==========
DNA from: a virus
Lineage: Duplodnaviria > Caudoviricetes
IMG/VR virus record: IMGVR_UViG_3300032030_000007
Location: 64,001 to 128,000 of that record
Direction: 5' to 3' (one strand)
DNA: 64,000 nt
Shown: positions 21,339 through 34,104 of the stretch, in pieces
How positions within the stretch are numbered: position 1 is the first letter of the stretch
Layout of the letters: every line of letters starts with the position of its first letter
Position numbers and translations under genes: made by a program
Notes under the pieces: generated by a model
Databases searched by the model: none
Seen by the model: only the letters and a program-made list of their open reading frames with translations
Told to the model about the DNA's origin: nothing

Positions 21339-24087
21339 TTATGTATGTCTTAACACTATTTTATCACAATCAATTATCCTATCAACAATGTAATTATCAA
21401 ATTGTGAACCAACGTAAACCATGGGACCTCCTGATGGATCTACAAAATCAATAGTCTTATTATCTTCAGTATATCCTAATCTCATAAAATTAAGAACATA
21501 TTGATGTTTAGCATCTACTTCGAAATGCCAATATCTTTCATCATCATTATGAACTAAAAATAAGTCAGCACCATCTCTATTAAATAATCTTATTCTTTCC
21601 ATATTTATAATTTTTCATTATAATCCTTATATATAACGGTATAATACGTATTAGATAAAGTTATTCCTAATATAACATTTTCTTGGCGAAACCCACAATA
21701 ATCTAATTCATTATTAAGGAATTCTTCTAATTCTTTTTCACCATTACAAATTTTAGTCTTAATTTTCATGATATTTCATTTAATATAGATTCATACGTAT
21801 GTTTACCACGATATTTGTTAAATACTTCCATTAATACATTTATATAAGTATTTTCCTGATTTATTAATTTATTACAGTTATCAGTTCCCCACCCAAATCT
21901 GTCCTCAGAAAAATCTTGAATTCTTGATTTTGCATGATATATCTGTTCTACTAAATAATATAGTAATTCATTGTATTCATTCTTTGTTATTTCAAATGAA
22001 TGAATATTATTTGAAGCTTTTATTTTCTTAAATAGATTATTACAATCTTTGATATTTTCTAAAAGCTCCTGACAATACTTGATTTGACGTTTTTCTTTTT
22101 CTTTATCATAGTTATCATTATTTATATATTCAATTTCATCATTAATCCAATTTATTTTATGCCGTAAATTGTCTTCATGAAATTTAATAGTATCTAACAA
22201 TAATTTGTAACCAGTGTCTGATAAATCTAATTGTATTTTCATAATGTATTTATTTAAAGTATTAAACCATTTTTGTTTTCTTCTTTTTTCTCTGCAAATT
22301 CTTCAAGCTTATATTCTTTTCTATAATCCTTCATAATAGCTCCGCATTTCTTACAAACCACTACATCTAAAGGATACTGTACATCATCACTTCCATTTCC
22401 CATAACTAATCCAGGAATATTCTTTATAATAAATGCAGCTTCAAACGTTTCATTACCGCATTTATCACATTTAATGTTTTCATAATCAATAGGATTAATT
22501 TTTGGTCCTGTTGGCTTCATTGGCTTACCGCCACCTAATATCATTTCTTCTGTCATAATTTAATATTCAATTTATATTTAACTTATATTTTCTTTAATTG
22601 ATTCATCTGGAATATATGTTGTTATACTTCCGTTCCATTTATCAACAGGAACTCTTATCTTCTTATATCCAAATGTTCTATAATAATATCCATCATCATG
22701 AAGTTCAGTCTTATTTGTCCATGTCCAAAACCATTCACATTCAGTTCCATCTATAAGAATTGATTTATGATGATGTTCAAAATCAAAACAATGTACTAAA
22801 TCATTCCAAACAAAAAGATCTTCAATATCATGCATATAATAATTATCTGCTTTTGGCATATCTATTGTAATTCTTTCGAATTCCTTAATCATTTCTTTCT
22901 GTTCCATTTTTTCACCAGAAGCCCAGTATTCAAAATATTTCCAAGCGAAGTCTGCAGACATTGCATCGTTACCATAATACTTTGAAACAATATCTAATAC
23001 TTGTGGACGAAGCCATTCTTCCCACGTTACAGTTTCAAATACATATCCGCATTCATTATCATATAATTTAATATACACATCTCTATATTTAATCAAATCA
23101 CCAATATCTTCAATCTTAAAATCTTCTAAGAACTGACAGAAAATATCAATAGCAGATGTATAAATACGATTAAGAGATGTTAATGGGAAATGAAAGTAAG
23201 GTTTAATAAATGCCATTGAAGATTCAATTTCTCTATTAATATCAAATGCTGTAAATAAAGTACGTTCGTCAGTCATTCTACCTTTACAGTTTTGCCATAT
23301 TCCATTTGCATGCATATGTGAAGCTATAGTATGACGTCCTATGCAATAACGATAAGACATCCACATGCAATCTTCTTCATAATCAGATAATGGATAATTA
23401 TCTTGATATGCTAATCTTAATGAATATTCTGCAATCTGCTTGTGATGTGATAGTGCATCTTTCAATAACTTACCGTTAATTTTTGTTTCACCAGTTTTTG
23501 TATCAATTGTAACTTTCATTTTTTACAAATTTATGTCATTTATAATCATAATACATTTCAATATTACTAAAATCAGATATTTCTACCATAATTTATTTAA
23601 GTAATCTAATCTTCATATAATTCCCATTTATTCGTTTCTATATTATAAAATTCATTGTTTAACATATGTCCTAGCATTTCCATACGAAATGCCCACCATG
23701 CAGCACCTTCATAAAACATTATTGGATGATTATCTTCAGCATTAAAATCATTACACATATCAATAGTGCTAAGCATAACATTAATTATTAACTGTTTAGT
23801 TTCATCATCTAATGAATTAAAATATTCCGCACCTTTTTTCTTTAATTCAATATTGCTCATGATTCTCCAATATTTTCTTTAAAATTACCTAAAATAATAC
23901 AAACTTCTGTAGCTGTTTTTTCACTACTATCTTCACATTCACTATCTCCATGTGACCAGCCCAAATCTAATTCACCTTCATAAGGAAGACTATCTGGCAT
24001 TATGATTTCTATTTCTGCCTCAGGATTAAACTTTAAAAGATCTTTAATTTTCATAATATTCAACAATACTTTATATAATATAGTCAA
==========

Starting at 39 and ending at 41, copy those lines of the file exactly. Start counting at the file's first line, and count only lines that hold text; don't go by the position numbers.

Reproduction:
23601 GTAATCTAATCTTCATATAATTCCCATTTATTCGTTTCTATATTATAAAATTCATTGTTTAACATATGTCCTAGCATTTCCATACGAAATGCCCACCATG
23701 CAGCACCTTCATAAAACATTATTGGATGATTATCTTCAGCATTAAAATCATTACACATATCAATAGTGCTAAGCATAACATTAATTATTAACTGTTTAGT
23801 TTCATCATCTAATGAATTAAAATATTCCGCACCTTTTTTCTTTAATTCAATATTGCTCATGATTCTCCAATATTTTCTTTAAAATTACCTAAAATAATAC